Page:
A Tribute to Cassini on its Last Day

Following a 13 year exploration of Saturn, we pay tribute to Cassini on its last day.

On Cassini’s last day of service, we pay tribute to the spacecraft that has spent the last 13 years diligently exploring Saturn and its moons. Today, at around 11:55 GMT, the $4-billion-dollar exploratory spacecraft will perform a planned crash into Saturn. Cassini’s final moments will be reflected on Earth with NASA’s Jet Propulsion Lab (JPL) simply losing communications with the spacecraft. This, however, will be long after its actual demise as it takes 20 minutes for signals to be relayed back to Earth.

For many who have worked on the project, some since its inception in the 1980s, the moment will be a bittersweet one. “It’s been part of my life for so long, this spacecraft, it’s going to be a shock to have this happen,” said Thomas Burk, a JPL engineer who has worked on the Cassini mission for over 20 years. Continuing, Burk shared how he felt about the upcoming demise of Cassini saying, “It’s bittersweet in that regard. But it’s a really exciting ending. When we stop getting data, that will be the moment of truth.”

The dramatic finale of Cassini is an unavoidable reality for JPL. The spacecraft is almost out of fuel and its mission has been extended years beyond what it was originally built for. Without its final plunge, Cassini would drift aimless risking contaminating one of Saturn’s moons with microbes from Earth, moons like the ice world Enceladus or Titan, where it rains methane. The plunge will also offer valuable data to JPL scientists as it collects readings of Saturn’s atmosphere, an environment impossible to observe without such dramatic measures.

Leading up to “ the grand finale”, Cassini performed one last flyby of Saturn’s largest moon, Titan. The flyby which quite dramatically (and tragically) has been referred to as the “the goodbye kiss” by mission engineers, took the spacecraft within 119,049 kilometers of the giant moon. In addition to allowing the spacecraft to take its last readings of Titan, the flyby will utilise the moon’s gravity to place Cassini on its final trajectory. “Cassini has been in a long-term relationship with Titan, with a new rendezvous nearly every month for more than a decade,” said Earl Maize, the JPL Project Manager for Cassini. “This final encounter is something of a bittersweet goodbye, but as it has done throughout the mission, Titan’s gravity is once again sending Cassini where we need it to go.”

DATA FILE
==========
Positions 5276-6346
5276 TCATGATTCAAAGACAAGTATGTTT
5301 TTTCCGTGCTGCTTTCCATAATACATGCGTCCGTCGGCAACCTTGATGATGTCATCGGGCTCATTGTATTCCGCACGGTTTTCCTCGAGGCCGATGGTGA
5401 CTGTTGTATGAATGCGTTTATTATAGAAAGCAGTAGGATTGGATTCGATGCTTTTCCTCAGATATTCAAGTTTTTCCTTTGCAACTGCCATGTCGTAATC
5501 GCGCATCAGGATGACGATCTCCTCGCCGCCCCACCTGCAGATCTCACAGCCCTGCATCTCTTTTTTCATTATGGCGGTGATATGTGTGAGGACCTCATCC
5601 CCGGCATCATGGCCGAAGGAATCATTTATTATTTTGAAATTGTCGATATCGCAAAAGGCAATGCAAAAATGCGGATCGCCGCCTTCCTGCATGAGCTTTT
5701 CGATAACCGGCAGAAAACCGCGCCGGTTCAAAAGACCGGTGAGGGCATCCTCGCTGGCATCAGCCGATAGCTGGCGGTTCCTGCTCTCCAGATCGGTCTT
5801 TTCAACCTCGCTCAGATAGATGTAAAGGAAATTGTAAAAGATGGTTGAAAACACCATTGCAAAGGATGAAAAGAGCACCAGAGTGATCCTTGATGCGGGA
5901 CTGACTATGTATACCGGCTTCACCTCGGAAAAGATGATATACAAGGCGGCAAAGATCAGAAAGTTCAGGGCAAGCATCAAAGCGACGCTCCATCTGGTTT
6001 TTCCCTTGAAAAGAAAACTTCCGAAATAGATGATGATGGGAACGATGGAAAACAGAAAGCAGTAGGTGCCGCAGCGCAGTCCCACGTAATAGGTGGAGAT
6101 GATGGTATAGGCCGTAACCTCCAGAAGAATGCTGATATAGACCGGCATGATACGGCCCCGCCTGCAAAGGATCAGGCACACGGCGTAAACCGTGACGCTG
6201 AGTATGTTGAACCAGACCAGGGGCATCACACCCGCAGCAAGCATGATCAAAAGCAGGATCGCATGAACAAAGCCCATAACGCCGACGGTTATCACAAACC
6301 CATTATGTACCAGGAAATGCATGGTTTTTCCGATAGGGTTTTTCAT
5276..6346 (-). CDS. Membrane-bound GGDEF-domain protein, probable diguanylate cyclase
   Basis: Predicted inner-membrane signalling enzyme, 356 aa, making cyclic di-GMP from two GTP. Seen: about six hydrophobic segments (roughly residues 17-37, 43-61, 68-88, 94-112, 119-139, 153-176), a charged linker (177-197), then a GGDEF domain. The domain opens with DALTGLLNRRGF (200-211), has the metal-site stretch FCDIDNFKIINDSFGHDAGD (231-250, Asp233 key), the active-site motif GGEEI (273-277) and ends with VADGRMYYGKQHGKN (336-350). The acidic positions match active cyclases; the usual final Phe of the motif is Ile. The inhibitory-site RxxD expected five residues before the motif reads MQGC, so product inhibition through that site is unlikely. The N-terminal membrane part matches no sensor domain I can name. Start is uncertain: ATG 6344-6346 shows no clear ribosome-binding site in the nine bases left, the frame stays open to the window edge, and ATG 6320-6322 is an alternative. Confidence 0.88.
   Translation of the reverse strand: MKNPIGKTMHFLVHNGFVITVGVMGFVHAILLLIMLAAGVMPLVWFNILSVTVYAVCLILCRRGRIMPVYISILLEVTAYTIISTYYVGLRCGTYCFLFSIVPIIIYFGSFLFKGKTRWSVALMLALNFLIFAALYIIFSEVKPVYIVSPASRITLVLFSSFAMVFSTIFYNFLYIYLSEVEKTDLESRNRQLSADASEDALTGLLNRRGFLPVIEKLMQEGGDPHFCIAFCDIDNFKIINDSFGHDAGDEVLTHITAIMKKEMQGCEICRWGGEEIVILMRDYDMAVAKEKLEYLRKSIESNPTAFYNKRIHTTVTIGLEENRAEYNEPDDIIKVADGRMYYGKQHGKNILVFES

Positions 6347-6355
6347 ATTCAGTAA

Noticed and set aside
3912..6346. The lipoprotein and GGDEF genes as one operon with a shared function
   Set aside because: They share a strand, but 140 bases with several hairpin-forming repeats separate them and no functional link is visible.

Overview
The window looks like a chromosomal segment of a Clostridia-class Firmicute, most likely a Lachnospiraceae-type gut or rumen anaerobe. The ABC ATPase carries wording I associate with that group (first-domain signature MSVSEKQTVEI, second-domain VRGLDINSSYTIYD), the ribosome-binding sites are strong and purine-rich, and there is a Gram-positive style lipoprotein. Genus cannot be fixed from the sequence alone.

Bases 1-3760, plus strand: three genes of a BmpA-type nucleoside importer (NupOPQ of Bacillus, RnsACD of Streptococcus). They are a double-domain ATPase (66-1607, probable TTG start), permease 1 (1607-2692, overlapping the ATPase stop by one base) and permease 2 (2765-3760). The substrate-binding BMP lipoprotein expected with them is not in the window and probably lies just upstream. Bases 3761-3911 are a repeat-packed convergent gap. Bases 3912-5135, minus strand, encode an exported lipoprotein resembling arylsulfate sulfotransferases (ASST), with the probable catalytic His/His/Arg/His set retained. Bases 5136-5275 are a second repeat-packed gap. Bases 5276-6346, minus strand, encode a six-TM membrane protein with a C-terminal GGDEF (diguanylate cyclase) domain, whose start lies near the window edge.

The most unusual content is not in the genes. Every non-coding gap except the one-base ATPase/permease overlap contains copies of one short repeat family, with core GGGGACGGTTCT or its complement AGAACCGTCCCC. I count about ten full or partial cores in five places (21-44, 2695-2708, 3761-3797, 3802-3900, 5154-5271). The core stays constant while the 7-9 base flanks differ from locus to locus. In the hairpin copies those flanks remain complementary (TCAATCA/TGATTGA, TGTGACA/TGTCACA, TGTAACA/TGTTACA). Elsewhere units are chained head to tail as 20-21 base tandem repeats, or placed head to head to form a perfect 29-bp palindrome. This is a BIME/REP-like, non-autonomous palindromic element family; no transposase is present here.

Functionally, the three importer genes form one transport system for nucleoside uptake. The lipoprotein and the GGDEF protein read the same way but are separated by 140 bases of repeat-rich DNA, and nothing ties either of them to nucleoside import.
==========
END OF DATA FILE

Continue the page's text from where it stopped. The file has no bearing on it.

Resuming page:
Take a look at some of the staggering statistics from the Cassini-Huygens spacecraft.

During its 13-year mission, Cassini has made some astounding discoveries. This is made all the more remarkable when you consider that it was running off just 885 watts at its peak (633 watts at end of mission), the equivalent of an average household coffee machine. With its tiny allotment of power, Cassini traveled 7.9 billion kilometers, performed 162 targeted flybys and completed 294 orbits.

Cassini’s mission highlights include:

  • The discovery of icy jets active on Enceladus and the realisation that the moon could be nurturing life within its subsurface oceans.
  • Landing the Huygens lander on the surface of Titan. The landing led to the realisation that Titan is far more Earth-like than first thought with rain, rivers, lakes, and seas. The Huygens lander only remained operational for a handful of precious hours, eventually succumbing to the moon’s extreme environment.
  • The confirmation of the existence of the hexagon storm (first hinted at by Voyager) in the north pole and the discovery that giant hurricanes rage at both of Saturn’s poles.
  • Observing Saturn’s F ring change over time. When Cassini arrived, the ring had vastly different geometry than when it was observed by the Voyager probes.
  • The discovery of an additional 40 moons and eight provisional (unconfirmed) moons orbiting Saturn. Before the Cassini mission astronomers had only discovered 18 of Saturn’s moons, 13 of which were discovered by Earth-based telescopes.

Cassini-Huygens was launched on October 15, 1997, from Cape Canaveral, Florida. The spacecraft spent the next five years completing flybys around Earth, Venus, and Jupiter. It finally entered orbit around Saturn on July 1, 2004. For the next 13 years, it gave us a guided tour of Saturn and its 53 moons. On September 15, 2017, Cassini plunged into Saturn’s atmosphere for its grand finale never to be heard from again.

Andrew Parsonson is a space enthusiast and the founder of Rocket Rundown. He has worked as a journalist and blogger for various industries for over 5 years and has a passion for both fictional and real-life space travel. Currently, Andrew is the primary writer for Rocket Rundown as we look to expand our reach and credibility.